Blogs are written by THEWHATWORKS' Artistic Director, Imogen Butler-Cole. Most concern productions, some concern experiences that she deems relevant to productions or to her development as an artist.
THEWHATWORKS are creating a dynamic, motivated team of visionaries to help propel the company forward in its life as a multi-cultural theatre company based in London’s East End.
I’d met Kushan a few times socially and didn’t realise until he called me up asking me to record a few tracks for his album that he was a rapper. I was about to go on holiday for a week and he needed the tracks recoded before he left for Canada a few weeks after that. We would record two days after I got back from my trip. I had a deadline, and deadlines are good for me. What I also had were titles to the tracks, which was also a great help as I tend to be lazy about finding material. It’s not that I don’t care about things enough to write about them, it’s just that I’m usually a bit lazy to root through material or to find a unique angle on what it is I want to write about.
The first time I met Humayoun Shadhu I was struck by the beauty of the man, inner and outer. It was at a festival and he was constantly surrounded by people so I had no conversation with him but I sat near him for almost a whole day. People came to pay their respects to him, gave him fruit, incense and the like, touched his feet, spent some time listening to the songs being sung, and went on their way.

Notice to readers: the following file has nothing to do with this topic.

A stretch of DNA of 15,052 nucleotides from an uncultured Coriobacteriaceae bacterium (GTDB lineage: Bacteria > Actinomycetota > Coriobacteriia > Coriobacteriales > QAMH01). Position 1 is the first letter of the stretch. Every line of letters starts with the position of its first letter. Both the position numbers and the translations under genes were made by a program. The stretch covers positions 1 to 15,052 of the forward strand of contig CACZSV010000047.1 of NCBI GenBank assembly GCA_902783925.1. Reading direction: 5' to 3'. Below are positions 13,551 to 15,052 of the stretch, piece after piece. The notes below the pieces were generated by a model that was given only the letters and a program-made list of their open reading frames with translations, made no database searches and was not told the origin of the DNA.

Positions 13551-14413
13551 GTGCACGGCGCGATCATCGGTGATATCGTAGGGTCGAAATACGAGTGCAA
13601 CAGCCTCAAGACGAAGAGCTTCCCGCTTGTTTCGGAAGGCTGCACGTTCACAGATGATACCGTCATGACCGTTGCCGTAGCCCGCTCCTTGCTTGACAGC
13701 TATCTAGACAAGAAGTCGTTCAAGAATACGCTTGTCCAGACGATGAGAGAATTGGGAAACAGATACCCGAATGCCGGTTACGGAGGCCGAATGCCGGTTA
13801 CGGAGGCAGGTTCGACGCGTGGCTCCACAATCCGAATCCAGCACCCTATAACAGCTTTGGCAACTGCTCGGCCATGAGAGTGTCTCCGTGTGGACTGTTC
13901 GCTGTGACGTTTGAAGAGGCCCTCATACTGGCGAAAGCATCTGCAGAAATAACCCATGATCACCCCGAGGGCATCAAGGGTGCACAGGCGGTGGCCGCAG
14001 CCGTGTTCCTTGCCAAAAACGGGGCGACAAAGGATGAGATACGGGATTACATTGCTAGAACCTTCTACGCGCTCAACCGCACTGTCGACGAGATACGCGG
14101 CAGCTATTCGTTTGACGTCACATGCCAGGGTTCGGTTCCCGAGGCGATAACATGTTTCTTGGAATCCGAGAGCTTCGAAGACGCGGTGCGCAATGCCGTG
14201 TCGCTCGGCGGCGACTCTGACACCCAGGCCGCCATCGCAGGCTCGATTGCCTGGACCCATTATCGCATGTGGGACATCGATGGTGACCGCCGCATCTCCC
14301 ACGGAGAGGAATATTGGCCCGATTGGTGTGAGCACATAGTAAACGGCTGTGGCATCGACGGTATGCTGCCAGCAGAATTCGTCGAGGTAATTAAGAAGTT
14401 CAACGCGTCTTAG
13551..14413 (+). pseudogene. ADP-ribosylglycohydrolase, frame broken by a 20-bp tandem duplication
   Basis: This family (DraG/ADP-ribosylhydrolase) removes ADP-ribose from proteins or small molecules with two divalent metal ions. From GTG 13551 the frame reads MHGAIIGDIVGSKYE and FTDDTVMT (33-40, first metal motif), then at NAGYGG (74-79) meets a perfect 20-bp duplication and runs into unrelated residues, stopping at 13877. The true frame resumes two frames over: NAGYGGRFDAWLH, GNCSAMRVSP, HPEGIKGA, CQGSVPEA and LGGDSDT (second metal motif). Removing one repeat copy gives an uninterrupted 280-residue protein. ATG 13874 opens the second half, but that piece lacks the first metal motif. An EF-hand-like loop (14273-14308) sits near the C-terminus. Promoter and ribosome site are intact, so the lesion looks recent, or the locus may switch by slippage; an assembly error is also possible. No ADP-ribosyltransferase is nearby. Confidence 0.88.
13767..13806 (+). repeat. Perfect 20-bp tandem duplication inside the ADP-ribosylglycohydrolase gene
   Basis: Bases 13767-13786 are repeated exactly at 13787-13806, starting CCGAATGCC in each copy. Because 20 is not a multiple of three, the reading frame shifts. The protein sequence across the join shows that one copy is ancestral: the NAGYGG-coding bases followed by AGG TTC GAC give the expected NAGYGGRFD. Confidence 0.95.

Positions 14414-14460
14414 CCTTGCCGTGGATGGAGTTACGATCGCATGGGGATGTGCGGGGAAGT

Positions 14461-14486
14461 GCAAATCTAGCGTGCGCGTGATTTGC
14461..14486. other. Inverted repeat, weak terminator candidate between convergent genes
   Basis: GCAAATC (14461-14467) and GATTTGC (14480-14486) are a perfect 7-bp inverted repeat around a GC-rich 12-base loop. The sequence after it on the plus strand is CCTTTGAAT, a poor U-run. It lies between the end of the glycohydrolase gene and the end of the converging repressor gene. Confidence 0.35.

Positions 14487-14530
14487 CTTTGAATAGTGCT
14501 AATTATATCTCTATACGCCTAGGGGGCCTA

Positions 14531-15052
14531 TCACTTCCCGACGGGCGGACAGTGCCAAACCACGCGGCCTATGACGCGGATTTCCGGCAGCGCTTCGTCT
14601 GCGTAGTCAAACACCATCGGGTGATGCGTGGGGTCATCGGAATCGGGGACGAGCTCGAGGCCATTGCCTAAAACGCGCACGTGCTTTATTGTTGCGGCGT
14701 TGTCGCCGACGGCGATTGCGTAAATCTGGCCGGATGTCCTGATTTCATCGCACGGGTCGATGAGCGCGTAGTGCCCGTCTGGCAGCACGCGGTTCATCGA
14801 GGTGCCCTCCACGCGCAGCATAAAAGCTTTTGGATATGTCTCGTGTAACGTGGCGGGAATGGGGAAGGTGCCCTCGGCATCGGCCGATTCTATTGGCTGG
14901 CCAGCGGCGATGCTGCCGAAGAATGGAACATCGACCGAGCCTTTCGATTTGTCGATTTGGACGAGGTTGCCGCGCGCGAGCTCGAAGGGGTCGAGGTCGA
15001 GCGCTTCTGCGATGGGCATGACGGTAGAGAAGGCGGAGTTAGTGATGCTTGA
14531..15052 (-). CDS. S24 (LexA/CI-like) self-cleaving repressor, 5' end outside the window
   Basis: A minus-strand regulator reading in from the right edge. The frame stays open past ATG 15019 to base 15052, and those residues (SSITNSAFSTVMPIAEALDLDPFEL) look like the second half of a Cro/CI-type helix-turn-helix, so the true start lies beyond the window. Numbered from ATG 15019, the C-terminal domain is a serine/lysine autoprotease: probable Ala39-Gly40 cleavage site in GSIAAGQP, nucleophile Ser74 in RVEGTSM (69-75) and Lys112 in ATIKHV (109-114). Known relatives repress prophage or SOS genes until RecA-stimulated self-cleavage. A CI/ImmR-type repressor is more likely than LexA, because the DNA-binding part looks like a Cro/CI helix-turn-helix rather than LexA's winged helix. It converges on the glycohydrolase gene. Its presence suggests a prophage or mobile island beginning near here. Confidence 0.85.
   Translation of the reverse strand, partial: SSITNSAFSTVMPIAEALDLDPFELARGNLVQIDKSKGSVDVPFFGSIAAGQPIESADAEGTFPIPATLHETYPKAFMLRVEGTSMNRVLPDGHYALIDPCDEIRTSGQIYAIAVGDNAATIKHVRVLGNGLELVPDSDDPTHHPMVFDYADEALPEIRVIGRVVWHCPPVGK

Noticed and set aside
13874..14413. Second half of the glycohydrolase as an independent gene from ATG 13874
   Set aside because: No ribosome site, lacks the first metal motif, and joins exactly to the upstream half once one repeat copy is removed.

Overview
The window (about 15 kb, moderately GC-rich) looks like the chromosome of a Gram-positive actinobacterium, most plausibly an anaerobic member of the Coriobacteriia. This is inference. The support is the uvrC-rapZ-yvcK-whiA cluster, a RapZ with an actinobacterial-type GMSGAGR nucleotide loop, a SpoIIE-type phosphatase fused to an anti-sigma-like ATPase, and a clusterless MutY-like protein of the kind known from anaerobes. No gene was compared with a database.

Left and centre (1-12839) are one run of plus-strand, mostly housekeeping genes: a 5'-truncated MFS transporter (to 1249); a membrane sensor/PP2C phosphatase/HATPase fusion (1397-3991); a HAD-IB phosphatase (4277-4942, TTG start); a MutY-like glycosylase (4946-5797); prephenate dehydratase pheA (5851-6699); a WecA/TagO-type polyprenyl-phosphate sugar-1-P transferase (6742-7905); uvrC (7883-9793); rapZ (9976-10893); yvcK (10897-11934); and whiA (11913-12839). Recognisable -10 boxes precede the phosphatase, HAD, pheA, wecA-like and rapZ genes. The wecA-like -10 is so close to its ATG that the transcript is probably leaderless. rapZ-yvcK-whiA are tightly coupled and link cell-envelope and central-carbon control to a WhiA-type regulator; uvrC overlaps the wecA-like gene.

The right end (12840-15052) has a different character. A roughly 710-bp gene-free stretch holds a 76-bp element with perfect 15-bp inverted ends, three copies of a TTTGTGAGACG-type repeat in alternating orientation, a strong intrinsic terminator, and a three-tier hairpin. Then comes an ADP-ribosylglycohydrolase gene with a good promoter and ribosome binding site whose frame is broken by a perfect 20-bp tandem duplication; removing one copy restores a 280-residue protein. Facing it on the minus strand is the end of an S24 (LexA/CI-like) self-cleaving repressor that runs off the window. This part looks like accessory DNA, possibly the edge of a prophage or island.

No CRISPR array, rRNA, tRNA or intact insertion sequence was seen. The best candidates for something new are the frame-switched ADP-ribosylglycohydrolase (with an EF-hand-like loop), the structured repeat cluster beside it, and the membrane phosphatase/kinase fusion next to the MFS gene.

In early April this year a group of Islamic hardliners turned up at Mohammad Fakir’s Shadhu Shongo in Pangsha, a village in rural Bangladesh. A Shadhu Shongo is a yearly meet of shadhus, the mystic bauls of Bengal. The bauls sing devotional songs which outline their philosophy of religious freedom. Allah, Krishna, God and Buddha are all one they say, and there should be no bitterness or rivalries between members of the religions surrounding them.
On V-Day 2010 one of my best friends was visiting me in Dhaka. She is also an actress so I was on the lookout for shows to see while she was in town. So when I heard that the Vagina Monologues was being presented in Dhaka for the first time I booked immediately. I’d seen the show some years previously in Delhi and was interested to see it again in Bangladesh.
The first time I was asked to act in a TV commercial in Bangladesh I was entertained by the idea of getting on a set and seeing how it’s really done. I’d recently finished working for 9 months at the BBC World Service Trust in Dhaka and knew from my experience of visiting local sets that things here were done very differently indeed.